Junior Jason Larew returned to BSM after living overseas

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Junior Jason Larew returned to BSM after living overseas

Jason Larew moved to China at the end of his 8th grade year.

Jason Larew moved to China at the end of his 8th grade year.

Henry Witterschien

Jason Larew moved to China at the end of his 8th grade year.

Henry Witterschien

Henry Witterschien

Jason Larew moved to China at the end of his 8th grade year.

Zach Zeman, Staff Writer

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As junior Jason Larew entered BSM on the first day of the second semester, things felt strangely distant and oddly familiar all at the same time.

After completing 8th grade at BSM in 2016, Larew’s dad was offered a job to be the Head of Finance for Southeast Asia, India, and Australia/New Zealand, so he and his family moved to Shanghai, China for two and a half years.

This move wasn’t actually that different from some places in the U.S. like New York. Everyone pretty much keeps to themselves. “I would say that the lifestyle is a lot like how it would be in New York City because people don’t really care what you do as long as it doesn’t impact them,” Larew said.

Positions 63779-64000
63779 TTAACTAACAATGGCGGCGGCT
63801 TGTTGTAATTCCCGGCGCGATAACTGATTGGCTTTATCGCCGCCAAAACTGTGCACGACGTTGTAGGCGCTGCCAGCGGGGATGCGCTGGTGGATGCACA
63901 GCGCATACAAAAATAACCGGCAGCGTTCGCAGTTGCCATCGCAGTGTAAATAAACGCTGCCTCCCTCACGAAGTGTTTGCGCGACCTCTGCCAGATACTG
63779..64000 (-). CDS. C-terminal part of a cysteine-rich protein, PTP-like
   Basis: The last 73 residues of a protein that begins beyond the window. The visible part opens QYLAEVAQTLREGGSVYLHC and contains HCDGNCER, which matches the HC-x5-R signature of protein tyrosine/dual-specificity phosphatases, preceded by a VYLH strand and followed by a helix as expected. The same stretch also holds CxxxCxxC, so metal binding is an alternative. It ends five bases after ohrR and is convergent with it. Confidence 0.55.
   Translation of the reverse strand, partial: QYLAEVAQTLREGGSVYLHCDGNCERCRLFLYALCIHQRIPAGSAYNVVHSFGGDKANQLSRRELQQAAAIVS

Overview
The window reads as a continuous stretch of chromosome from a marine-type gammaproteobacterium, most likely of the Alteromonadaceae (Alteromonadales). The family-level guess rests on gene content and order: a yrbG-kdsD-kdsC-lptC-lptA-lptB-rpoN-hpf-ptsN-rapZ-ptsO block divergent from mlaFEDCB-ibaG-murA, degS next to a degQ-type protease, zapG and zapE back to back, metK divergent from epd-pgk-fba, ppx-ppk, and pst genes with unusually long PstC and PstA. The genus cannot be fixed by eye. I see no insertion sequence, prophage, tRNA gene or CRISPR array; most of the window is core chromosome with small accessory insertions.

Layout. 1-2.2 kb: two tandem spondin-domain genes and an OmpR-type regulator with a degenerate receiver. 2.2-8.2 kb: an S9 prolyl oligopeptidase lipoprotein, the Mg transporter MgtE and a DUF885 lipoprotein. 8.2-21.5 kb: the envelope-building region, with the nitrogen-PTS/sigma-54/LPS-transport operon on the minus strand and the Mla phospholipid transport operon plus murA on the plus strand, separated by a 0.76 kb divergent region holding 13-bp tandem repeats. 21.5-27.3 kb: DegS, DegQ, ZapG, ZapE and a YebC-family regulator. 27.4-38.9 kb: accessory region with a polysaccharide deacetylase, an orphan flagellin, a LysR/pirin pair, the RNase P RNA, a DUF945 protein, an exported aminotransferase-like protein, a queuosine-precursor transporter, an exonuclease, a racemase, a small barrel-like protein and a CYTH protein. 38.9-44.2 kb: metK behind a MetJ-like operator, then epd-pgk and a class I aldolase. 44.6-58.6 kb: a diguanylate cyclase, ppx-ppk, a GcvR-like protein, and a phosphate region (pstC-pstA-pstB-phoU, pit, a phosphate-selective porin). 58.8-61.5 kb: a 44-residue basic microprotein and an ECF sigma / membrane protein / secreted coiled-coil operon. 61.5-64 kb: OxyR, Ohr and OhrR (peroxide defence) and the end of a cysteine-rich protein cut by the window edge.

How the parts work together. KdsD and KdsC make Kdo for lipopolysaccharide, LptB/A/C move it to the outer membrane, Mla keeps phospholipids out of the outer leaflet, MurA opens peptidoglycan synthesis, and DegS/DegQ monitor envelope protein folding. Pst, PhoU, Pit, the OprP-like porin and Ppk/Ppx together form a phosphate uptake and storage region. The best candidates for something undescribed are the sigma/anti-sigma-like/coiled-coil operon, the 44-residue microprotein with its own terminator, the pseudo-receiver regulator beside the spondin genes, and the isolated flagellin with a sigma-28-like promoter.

Some parts of Larew’s life in China were quite different than here. “One of the biggest changes, however, would be how much the Chinese people smoke and what they do with their garbage because some of them will just throw it onto the ground making cities pretty disgusting,” Larew said.

While Larew had soccer practice or other activities, his parents were working on their day-to-day jobs such as meeting with the mayor of Shanghai. With this in effect, Larew had to take buses to and from school and wait long periods of time in order to head home. All of this time away from the U.S. affected his friendships as well. “I missed the friends that I had back in Minnesota because I know our friendships were fading as I started communicating with them less,” Larew said.

After staying for a long period of time in a different country, Larew was exposed to food that wasn’t necessarily a part of the American diet. “I ate essentially the same thing except for when I went out with friends which usually ended up with us eating either Taiwanese Chicken, soup dumplings, or other street food. All of the American food ended up being too expensive, so we had Chinese snacks which I [now] wish the U.S. had,” Larew said.

Larew attended Shanghai Community International School and soon learned that there weren’t many differences compared to American schools. 3-5% of the number of students were American, and 15% were Chinese. “It was funny because the students had to learn English which was already my first language. The only difference between schools was that there was a different curriculum (IB) that SLP uses,” Larew said.

Larew came back at the start of the second semester of the 2018-2019 school year. “I don’t know as many people as I used to, and I have also noticed that I act differently than the people here which makes it a bit harder to connect, but I am very thankful for Matthew Sauer and Alex Saffert because they were always there for me,” Larew said.

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